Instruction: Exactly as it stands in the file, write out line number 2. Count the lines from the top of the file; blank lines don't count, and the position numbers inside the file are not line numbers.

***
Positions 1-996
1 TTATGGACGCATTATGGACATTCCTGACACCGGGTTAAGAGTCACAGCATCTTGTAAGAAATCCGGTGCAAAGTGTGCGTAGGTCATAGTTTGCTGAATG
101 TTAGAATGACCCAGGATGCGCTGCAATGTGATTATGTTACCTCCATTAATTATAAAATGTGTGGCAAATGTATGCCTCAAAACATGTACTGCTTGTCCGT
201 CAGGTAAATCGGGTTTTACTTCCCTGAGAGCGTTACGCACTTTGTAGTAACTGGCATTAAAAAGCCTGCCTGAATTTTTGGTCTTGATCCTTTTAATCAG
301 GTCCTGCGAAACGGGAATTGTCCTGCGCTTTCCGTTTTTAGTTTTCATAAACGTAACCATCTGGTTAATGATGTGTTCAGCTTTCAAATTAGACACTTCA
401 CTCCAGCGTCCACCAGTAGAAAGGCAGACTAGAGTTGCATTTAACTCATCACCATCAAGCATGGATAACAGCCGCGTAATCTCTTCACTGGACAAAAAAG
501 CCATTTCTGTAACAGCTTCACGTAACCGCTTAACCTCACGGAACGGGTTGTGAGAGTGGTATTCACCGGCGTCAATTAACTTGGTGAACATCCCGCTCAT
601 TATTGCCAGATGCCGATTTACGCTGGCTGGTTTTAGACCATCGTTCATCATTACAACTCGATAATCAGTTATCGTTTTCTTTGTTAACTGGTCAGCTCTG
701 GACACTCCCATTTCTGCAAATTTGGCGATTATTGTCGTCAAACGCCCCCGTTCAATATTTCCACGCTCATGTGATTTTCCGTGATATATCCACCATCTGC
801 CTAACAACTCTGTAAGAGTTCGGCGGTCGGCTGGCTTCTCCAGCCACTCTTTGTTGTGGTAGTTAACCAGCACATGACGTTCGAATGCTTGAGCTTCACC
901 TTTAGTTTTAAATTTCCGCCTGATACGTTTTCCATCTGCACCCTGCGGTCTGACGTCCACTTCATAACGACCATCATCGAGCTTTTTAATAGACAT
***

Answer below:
1 TTATGGACGCATTATGGACATTCCTGACACCGGGTTAAGAGTCACAGCATCTTGTAAGAAATCCGGTGCAAAGTGTGCGTAGGTCATAGTTTGCTGAATG